Making the case for Compassion – The Missing Element

We have just come out of a season of thanks and are entering a season of giving. Let us be mindful of the importance of doing things according to the will and ways of our Father as we proceed into this “most wonderful time of the year”. 

In the world of social media connections we daily read seemingly heart felt wishes and condolences from people all over the world.  We see the woes and heartaches published and offer emoji that symbolize prayers and sympathy.  But, with the next swipe we have moved along to the post of our other hundreds of “friends” sharing about a new job, their children’s accomplishments, and new pet and totally forget about the dismay of the previous person. 

Our present world has changed drastically from the one our grandparents grew up in.  The present climate of politics, racism, and unfortunately the state of the church in America have all worked together to lessen the qualities that used to be abundant amongst us.  

It is time for us to take a SEC. Sympathy, Empathy and Compassion.

Sympathy is the act or capacity of entering into or sharing the feelings or interests of another. While empathy refers to the ability to relate to another person’s pain vicariously, as if one has experienced that pain themselves. However, compassion takes it to the next level.  Compassion is the sympathetic consciousness of others’ distress together with a desire to alleviate it! 

Compassion is the missing element that is so needful.  It goes beyond caring and even understanding and adds to those things, service. 

Compassion is much needed and relevant always because: 

1.            It is a characteristic of God. And one that He has in abundance! 

Psalm 86:15 “But thou, O Lord, art a God full of compassion, and gracious, long suffering, and plenteous in mercy and truth.” Lamentations 3:22 “It is of the Lord’s mercies that we are not consumed, because his compassions fail not.”  God’s ability to feel our pain and sorrow, and his yearning to provide remedy does not discontinue. It does not fail (take a nose dive; flop; miscarry).  Even when it cannot be seen and is not recognized, it is still going.  Isaiah 49:15 tells us that it is possible for humans to wain in compassion, but it is not possible for our God.   “Can a woman forget her sucking child, that she should not have compassion on the son of her womb? Yea, they may forget, yet will I not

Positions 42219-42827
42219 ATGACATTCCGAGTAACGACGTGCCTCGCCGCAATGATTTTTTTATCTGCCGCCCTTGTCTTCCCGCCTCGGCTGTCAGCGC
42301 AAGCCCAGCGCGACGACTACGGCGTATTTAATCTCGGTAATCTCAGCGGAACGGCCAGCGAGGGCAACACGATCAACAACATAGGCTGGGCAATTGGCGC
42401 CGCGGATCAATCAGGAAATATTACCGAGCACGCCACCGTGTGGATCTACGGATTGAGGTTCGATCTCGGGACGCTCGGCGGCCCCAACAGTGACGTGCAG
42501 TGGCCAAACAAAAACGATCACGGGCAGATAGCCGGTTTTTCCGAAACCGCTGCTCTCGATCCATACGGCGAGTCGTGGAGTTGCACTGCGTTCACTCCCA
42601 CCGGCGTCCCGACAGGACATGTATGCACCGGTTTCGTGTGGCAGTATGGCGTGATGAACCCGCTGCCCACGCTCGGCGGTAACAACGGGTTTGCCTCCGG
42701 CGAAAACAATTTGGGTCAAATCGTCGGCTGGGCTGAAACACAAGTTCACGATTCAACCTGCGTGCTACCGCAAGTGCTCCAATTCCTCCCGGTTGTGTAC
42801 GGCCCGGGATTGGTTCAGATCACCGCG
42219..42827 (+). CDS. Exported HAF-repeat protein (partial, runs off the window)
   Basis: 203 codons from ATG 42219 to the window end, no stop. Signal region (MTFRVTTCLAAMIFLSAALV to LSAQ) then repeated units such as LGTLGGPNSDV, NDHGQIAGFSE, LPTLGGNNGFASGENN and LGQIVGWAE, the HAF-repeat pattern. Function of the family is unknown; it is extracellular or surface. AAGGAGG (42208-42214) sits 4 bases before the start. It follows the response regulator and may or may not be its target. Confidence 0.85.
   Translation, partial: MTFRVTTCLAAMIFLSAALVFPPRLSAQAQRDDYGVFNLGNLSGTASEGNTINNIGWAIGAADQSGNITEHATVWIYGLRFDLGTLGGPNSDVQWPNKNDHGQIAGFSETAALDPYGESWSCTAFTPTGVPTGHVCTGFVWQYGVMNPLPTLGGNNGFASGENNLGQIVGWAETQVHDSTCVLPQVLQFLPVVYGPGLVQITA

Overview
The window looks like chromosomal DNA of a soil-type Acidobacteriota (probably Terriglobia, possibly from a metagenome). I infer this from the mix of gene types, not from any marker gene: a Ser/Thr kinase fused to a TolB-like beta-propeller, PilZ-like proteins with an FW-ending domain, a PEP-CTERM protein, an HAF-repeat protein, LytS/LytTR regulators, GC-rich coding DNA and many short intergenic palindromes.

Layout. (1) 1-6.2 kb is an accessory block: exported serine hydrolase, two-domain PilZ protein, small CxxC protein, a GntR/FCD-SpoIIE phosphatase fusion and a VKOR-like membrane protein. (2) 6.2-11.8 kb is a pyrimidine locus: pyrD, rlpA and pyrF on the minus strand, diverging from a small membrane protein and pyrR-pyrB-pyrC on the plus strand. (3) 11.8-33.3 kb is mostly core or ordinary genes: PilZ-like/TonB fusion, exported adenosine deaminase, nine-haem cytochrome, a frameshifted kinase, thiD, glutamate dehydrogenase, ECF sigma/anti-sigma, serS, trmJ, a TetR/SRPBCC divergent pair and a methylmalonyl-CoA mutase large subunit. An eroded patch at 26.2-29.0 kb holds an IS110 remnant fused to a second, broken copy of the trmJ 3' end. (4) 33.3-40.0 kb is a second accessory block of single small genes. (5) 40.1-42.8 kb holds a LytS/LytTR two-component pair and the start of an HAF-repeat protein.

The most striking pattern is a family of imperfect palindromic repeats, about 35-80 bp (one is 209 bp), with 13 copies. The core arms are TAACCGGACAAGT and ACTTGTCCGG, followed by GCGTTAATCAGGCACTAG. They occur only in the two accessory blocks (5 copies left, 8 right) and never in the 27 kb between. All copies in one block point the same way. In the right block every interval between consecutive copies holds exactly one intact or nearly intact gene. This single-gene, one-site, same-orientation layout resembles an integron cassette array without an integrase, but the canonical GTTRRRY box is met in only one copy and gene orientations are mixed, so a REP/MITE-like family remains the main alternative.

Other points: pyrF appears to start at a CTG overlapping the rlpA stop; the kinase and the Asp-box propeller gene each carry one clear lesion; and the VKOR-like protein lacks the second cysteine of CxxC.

Regrettably, what happens a great deal is that God has the desire to alleviate our issue, but we do not like the medicine He’s providing.  We refuse to take the dose of reality that He’s prescribed or even the chastening that His great love brings.  But we can never say His compassion has miscarried.

2.            It is God’s will that we express it to our brother. 

Zechariah 7:9 “Thus speaketh the Lord of hosts, saying, Execute true judgment, and shew mercy and compassions every man to his brother:” 1 Peter 3:8 “Finally, be ye all of one mind, having compassion one of another, love as brethren, be pitiful, and be courteous:” It is not just a good idea, thought or gesture to be compassionate, it is God’s will.  We are concerned as Christians with pleasing the Father, but turn our backs on our brother and sisters. This is not agreeable to Him.  His desire is that we be full of concern and kindness towards are fellow man.  We should be care full and not careless when responding to the needs of those in our circles and outside.  

The next time you hear of a situation, and it is within your power to do good, please do not just post an emoji.  Take some time to visit and pray, provide a meal, offer a ride, or just to be present with a listening ear.  When we take the time to do good it always returns multiplied beyond our wildest imagination.

One thought on “Making the case for Compassion – The Missing Element

  1. Great word. Jesus showed compassion to everyone we as believers should show compassion to all we come in contact with. If we consentrate more on loving people rather than what society influences.

    Liked by 1 person

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